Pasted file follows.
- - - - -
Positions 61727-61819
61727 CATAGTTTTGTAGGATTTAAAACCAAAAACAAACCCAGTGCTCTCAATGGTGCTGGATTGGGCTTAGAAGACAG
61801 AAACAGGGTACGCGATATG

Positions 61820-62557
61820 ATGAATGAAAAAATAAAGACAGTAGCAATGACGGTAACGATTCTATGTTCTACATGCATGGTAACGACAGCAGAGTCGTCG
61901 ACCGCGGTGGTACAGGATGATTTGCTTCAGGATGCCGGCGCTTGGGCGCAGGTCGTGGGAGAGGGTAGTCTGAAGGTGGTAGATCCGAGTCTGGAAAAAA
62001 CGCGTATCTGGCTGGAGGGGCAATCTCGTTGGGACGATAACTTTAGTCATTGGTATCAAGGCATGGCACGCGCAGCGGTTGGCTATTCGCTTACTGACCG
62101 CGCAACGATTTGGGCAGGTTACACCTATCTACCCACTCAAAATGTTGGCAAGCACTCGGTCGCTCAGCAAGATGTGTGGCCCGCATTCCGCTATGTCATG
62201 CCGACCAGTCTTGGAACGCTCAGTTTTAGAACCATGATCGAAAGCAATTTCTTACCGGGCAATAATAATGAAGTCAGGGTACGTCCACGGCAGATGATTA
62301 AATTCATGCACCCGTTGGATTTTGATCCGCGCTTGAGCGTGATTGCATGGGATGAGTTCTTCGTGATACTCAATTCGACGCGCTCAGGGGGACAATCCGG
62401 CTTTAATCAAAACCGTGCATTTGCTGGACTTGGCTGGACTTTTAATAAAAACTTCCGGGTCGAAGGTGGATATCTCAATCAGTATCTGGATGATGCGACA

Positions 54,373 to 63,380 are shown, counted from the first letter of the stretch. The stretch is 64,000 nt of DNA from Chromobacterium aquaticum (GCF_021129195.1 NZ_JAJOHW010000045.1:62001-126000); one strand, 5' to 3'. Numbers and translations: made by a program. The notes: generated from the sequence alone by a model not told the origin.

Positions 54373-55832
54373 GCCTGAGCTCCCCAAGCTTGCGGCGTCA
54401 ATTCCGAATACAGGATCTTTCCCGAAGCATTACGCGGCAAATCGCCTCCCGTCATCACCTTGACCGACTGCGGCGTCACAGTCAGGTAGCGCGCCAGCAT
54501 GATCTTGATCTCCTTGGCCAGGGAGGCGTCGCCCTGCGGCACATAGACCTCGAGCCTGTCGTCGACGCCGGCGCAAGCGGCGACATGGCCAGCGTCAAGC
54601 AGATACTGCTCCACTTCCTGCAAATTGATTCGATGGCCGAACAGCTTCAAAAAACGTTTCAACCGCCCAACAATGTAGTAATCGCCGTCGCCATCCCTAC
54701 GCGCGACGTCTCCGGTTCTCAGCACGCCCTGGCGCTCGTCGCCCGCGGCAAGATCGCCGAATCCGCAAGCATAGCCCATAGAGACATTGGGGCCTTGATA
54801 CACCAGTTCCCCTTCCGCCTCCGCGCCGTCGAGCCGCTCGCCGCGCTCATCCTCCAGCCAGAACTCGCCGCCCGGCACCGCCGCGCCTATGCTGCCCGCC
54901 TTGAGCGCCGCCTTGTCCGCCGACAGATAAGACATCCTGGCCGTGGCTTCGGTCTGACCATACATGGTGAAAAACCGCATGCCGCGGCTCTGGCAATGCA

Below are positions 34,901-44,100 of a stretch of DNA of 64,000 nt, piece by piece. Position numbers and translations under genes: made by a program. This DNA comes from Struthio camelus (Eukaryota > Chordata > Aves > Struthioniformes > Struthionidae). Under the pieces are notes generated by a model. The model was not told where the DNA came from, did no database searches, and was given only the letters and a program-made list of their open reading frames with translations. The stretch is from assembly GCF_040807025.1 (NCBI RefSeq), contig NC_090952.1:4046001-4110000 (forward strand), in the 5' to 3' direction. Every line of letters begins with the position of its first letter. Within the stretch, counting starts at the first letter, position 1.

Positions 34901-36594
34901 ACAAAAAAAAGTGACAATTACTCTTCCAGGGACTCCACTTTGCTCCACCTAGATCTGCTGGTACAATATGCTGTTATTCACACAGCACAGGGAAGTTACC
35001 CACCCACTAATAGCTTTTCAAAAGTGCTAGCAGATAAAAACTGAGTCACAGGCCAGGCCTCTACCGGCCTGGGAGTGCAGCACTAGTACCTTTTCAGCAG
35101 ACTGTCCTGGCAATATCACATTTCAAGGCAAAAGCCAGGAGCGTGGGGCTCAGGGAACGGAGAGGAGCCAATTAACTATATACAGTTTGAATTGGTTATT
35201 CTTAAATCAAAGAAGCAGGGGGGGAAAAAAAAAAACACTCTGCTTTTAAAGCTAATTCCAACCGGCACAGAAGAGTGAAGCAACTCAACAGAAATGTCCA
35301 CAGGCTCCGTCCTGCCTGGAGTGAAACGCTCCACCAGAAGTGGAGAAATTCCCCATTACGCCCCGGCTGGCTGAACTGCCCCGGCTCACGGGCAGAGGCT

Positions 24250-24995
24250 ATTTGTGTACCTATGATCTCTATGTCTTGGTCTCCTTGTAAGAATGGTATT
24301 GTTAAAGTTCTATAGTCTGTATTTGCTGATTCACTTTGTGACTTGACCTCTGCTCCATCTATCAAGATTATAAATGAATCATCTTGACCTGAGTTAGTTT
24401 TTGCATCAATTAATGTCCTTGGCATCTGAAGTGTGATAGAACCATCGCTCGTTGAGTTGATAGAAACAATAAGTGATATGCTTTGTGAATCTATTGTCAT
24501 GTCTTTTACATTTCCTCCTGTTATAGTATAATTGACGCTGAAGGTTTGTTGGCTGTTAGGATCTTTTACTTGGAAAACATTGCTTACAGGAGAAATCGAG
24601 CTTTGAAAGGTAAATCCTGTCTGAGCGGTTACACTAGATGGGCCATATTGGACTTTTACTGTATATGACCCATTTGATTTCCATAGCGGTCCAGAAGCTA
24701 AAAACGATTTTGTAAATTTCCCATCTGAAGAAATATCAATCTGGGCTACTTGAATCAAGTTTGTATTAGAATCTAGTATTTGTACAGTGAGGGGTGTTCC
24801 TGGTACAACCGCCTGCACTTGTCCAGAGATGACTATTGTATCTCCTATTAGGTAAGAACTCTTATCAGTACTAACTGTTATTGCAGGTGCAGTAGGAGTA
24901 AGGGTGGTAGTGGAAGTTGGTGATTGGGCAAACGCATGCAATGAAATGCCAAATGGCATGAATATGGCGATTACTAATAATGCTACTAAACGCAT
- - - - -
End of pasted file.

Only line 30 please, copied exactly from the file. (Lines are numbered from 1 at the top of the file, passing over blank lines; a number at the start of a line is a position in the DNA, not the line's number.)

24301 GTTAAAGTTCTATAGTCTGTATTTGCTGATTCACTTTGTGACTTGACCTCTGCTCCATCTATCAAGATTATAAATGAATCATCTTGACCTGAGTTAGTTT